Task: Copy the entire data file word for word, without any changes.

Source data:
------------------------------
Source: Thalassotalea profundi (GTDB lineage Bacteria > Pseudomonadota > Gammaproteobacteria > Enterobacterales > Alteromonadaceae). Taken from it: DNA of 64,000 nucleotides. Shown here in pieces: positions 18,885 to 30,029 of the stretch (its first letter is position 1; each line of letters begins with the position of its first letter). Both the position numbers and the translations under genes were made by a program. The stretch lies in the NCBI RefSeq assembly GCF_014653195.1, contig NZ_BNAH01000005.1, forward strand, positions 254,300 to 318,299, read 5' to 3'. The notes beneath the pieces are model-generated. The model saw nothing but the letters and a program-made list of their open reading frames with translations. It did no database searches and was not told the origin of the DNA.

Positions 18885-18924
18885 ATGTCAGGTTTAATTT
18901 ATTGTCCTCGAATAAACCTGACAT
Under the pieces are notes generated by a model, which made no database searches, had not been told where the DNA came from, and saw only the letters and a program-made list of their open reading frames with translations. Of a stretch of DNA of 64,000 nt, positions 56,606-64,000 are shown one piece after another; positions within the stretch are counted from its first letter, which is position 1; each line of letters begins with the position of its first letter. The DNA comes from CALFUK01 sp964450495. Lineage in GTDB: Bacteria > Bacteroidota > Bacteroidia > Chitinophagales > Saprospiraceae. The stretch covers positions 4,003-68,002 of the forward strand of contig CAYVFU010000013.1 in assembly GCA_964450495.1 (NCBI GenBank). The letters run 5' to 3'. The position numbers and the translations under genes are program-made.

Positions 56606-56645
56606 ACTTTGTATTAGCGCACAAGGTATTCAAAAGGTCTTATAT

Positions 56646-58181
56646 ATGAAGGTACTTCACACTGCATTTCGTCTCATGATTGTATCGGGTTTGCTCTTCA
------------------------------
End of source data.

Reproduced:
Source: Thalassotalea profundi (GTDB lineage Bacteria > Pseudomonadota > Gammaproteobacteria > Enterobacterales > Alteromonadaceae). Taken from it: DNA of 64,000 nucleotides. Shown here in pieces: positions 18,885 to 30,029 of the stretch (its first letter is position 1; each line of letters begins with the position of its first letter). Both the position numbers and the translations under genes were made by a program. The stretch lies in the NCBI RefSeq assembly GCF_014653195.1, contig NZ_BNAH01000005.1, forward strand, positions 254,300 to 318,299, read 5' to 3'. The notes beneath the pieces are model-generated. The model saw nothing but the letters and a program-made list of their open reading frames with translations. It did no database searches and was not told the origin of the DNA.

Positions 18885-18924
18885 ATGTCAGGTTTAATTT
18901 ATTGTCCTCGAATAAACCTGACAT
Under the pieces are notes generated by a model, which made no database searches, had not been told where the DNA came from, and saw only the letters and a program-made list of their open reading frames with translations. Of a stretch of DNA of 64,000 nt, positions 56,606-64,000 are shown one piece after another; positions within the stretch are counted from its first letter, which is position 1; each line of letters begins with the position of its first letter. The DNA comes from CALFUK01 sp964450495. Lineage in GTDB: Bacteria > Bacteroidota > Bacteroidia > Chitinophagales > Saprospiraceae. The stretch covers positions 4,003-68,002 of the forward strand of contig CAYVFU010000013.1 in assembly GCA_964450495.1 (NCBI GenBank). The letters run 5' to 3'. The position numbers and the translations under genes are program-made.

Positions 56606-56645
56606 ACTTTGTATTAGCGCACAAGGTATTCAAAAGGTCTTATAT

Positions 56646-58181
56646 ATGAAGGTACTTCACACTGCATTTCGTCTCATGATTGTATCGGGTTTGCTCTTCA